• Web based supplier of goods who offer a 'no quibble' returns policy but you have to send the goods back via a specific network of collection points. Surely it'd be better to make sure that the goods sent were right in the first place but, on the basis that mistakes happen, if the customer has to go out of their way to return goods ...
  • Live on-line chat facilities for your cloud storage provider (a good concept) ... except their live support staff are based in the US and aren't yet awake.

I realise that there is a big distinction between service providers with a known internal or known external customer base and those with an unknown external customer base. If you don't actually have a direct relationship with the customers of your services it's harder to know exactly what drivers and triggers there are but that only makes it more important that the customer is made aware of what the service will deliver and that it is delivered consistently to that specification.

What goes wrong?

Overall delivering service is at the heart of every business transaction; it's something that people have been engaging in for thousands of years but we still often get it wrong.

The problem is that delivering a service has to result in a mutually beneficial situation: I deliver these outcomes to you in return for you paying me. One of the things that I think goes wrong is that each side are out to get the most they can from the transaction:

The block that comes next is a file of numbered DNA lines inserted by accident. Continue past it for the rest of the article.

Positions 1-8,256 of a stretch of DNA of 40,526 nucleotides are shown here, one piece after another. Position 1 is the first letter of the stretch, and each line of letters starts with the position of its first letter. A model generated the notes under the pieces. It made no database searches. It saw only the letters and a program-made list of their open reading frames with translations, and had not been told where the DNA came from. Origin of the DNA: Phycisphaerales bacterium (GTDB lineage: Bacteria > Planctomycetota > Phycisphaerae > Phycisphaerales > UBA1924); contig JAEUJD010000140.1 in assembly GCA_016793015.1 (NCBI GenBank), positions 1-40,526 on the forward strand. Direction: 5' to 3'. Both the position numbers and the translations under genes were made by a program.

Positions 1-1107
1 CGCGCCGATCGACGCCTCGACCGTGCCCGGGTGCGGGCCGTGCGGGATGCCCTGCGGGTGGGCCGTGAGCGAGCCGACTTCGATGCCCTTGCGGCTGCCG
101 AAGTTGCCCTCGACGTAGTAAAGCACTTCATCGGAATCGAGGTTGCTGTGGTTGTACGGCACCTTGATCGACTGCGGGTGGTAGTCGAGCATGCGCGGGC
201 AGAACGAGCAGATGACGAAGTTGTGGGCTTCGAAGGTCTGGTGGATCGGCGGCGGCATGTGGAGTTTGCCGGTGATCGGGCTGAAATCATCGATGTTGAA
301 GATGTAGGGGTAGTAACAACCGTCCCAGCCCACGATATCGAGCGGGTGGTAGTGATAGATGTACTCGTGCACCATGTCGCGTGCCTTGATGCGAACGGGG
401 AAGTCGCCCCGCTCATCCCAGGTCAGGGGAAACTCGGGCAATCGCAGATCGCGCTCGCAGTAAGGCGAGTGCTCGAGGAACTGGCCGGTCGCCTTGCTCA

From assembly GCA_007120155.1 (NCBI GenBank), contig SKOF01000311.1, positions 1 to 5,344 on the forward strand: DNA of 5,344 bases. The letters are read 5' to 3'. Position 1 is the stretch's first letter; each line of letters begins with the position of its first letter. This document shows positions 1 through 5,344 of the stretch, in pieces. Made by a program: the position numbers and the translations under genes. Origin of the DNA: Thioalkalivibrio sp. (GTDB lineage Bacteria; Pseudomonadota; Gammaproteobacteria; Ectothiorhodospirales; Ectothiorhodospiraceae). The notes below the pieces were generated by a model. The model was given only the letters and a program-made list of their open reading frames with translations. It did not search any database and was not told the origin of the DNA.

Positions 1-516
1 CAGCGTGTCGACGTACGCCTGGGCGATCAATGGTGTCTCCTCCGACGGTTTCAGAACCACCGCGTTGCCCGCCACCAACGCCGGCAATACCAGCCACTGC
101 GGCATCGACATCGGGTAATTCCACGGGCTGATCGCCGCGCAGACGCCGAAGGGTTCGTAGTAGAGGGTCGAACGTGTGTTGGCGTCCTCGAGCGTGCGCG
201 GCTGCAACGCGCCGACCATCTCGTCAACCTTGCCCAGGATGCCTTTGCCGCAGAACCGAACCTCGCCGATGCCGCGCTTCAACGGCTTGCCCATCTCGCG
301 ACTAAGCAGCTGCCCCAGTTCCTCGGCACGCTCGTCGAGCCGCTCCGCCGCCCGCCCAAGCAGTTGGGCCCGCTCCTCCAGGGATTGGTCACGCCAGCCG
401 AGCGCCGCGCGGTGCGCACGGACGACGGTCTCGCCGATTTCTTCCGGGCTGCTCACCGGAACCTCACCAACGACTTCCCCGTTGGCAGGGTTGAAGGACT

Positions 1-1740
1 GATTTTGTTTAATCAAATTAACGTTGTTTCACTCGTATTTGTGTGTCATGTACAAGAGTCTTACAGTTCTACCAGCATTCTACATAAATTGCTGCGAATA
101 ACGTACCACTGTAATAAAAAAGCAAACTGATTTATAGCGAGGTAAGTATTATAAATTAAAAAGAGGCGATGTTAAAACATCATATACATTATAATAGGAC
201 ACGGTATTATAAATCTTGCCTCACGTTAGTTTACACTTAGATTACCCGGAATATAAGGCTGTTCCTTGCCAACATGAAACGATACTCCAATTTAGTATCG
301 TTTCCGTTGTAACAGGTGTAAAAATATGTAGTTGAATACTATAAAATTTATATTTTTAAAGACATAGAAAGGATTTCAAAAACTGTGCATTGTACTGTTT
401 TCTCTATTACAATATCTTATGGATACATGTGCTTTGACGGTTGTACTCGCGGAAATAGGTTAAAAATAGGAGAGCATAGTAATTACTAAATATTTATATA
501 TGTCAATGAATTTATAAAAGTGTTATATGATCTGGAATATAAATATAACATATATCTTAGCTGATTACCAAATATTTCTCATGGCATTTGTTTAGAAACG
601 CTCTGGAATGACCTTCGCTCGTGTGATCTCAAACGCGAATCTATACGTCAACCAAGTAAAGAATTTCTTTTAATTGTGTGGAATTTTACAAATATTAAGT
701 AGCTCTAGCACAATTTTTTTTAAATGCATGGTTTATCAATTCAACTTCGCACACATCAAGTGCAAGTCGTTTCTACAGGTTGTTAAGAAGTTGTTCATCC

• The service provider wants to make a profit and so greed slips in and they charge more for a service that they really should which leads the customer to expect more for their money.
  • The service provider becomes lazy or apathetic about making sure that what they deliver represents true value.
  • The customer has unrealistic expectations about what the service entails and so constantly feels 'cheated' by being charged for something they're not getting.
  • The customer's requirements have changed but either nobody asked or nobody told. Over time the service being delivered diverged from what the customer wanted or expected.

What can we do?

The main thing keeps coming back to communications. Asking questions, listening to answers, stating expectations, confirming facts, verifying success, reassessing requirements ... a never-ending cycle of assessing what is needed and how to best deliver it in a way that shows the customer that you understand their needs (not just that you remember their needs - you understand them). That's all - dead easy right?

Friday, 1 November 2013

Continual Improvement - Part 1

In this first article on Continual Improvement, I'm
going to look at the considerations you need to think about when designing and introducing a systematic approach.